NASA/JPL-Caltech/Cornell University/Arizona State University
Opportunity used its panoramic camera to record this eastward horizon view on Oct. 31, 2010, its 2,407th Martian day, or sol, of the rover's work on Mars.
UIG via Getty Images

Opportunity had a sister (except no it didn’t; machines don’t have siblings and they don’t have genders either, but never mind.) Her name was Spirit, and she arrived on the planet at around the same time as Opportunity, but died much sooner (no she didn’t; machines don’t die), in 2011. That left Opportunity all alone, until the SUV-sized Curiosity rover arrived in 2012—though the two rovers are located on vastly different parts of the planet and thus would never meet (again, not that they would have known or cared.)

The thing is, though, we know and care. America’s first, tiny Mars rover was the Sojourner, which landed on the Red Planet in 1997 and was little more impressive in size and appearance than a microwave oven on skates. That earned it the eternal adjective “plucky,” and when it made an appearance in the 2015 movie The Martian, with Matt Damon’s lead character putting it through its paces by running it in circles like a good dog on a long leash, audiences cooed.

We feel a similar emotional connection to the Voyager 1 and 2 probes, currently 13.4 billion and 11.1 billion miles from Earth and speeding outward, entirely alone, as they have been since they were launched in in 1977. We conjure up the vast distance, the killing cold, the utter aloneness and we feel an empathic shudder for machines that feel nothing at all for themselves. We expend similar sentiment on the ascent stage of the lunar module that was used during the 1969 Apollo 10 mission to the moon. The nickname of the ship was “Snoopy.” Its remaining stage has been orbiting the sun for the past half century. Amateur astronomers search for it still—and they call it “NASA’s lost dog.”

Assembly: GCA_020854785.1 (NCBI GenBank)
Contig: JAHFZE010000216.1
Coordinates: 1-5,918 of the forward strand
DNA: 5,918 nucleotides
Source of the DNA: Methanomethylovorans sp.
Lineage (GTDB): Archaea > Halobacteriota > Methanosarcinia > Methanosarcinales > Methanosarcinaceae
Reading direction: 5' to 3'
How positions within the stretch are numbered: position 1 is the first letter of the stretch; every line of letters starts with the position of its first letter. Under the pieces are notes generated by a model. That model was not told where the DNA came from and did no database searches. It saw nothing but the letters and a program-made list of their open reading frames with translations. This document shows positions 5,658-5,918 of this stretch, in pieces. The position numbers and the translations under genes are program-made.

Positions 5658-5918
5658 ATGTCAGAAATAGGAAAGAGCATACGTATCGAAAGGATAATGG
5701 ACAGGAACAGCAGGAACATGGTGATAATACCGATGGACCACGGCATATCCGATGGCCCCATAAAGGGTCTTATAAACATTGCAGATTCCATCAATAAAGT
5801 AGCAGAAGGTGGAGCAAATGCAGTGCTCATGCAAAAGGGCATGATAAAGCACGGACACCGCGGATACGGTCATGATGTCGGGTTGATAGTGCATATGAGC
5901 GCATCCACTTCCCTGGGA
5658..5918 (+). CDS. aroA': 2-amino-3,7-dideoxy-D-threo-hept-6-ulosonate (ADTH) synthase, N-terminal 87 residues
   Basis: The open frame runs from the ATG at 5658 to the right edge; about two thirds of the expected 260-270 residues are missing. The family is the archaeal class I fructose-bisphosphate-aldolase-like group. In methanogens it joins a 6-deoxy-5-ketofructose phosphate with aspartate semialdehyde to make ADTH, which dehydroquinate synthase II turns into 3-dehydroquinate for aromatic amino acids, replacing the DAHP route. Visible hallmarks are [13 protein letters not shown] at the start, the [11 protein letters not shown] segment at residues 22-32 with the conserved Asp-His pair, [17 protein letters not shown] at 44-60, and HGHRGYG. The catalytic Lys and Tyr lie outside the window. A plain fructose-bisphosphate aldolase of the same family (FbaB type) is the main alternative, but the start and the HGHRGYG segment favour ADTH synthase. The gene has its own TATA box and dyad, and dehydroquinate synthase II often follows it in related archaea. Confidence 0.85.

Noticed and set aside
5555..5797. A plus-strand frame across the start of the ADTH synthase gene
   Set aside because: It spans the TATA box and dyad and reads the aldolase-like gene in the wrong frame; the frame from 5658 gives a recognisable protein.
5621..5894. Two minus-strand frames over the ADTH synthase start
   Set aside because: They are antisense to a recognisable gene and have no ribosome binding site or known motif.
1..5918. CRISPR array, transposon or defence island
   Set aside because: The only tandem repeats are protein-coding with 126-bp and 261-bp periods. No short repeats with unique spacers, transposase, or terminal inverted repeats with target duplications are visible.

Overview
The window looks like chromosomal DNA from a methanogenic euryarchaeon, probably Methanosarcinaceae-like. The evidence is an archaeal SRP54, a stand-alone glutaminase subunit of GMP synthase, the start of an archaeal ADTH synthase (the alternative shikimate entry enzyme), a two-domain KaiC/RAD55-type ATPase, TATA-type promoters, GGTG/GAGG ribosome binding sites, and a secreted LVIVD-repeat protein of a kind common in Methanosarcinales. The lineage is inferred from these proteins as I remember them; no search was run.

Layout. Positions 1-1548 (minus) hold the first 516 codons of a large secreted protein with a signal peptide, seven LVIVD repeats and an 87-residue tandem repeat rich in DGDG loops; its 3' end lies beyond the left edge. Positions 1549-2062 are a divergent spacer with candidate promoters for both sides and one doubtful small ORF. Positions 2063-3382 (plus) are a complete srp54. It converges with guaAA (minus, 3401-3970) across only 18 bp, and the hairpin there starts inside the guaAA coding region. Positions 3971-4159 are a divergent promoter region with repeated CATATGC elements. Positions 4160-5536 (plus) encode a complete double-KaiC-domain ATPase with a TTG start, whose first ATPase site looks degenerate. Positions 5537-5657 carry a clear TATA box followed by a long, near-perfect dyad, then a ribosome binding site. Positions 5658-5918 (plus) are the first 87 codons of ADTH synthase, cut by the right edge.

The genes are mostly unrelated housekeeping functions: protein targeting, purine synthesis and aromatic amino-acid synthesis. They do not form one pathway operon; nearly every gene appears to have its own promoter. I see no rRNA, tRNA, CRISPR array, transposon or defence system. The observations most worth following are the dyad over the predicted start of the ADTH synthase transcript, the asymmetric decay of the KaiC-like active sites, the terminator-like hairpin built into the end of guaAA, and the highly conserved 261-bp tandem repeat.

Opportunity catches its own late-afternoon shadow in this dramatically lit view eastward across Endeavour Crater on Mars.
UIG via Getty Images
The sun rises on Mars on Feb. 15, 2018.
Uncredited/AP/Shutterstock

Certainly, spacecraft aren’t alone in winning our eccentric and decidedly unrequited love. We give our cars and boats human names and we lavish them with care. We want to hug our little Volkswagen beetles and we call them “adorable.” We wanted to hug—and even eat!—the jelly bean-colored iMac computers on which Steve Jobs built the revival of Apple in 1998.

But spacecraft are different. Cars and boats transport us. Computers serve us. Spacecraft represent us—they are spores from our planet, emissaries of our species. One day that species might make it to Mars, and when we do, we will will surely seek out the spots where Sojourner and Spirit and Opportunity and ultimately Curiosity moved their last and then went dark. When we do, we will likely not disturb them, likely not remove them to a lab and deconstruct and study them. We will likely leave them where they are, protected by fencing. That’s what you do with heritage sites. That’s what you do with grave sites. Rest well, Opportunity.

This photograph made available by NASA in March 2016 shows a dust devil in a valley on Mars, seen by the Opportunity rover perched on a ridge. The view looks back at the rover's tracks leading up the north-facing slope of "Knudsen Ridge."
AP/Shutterstock

Write to Jeffrey Kluger at jeffrey.kluger@time.com.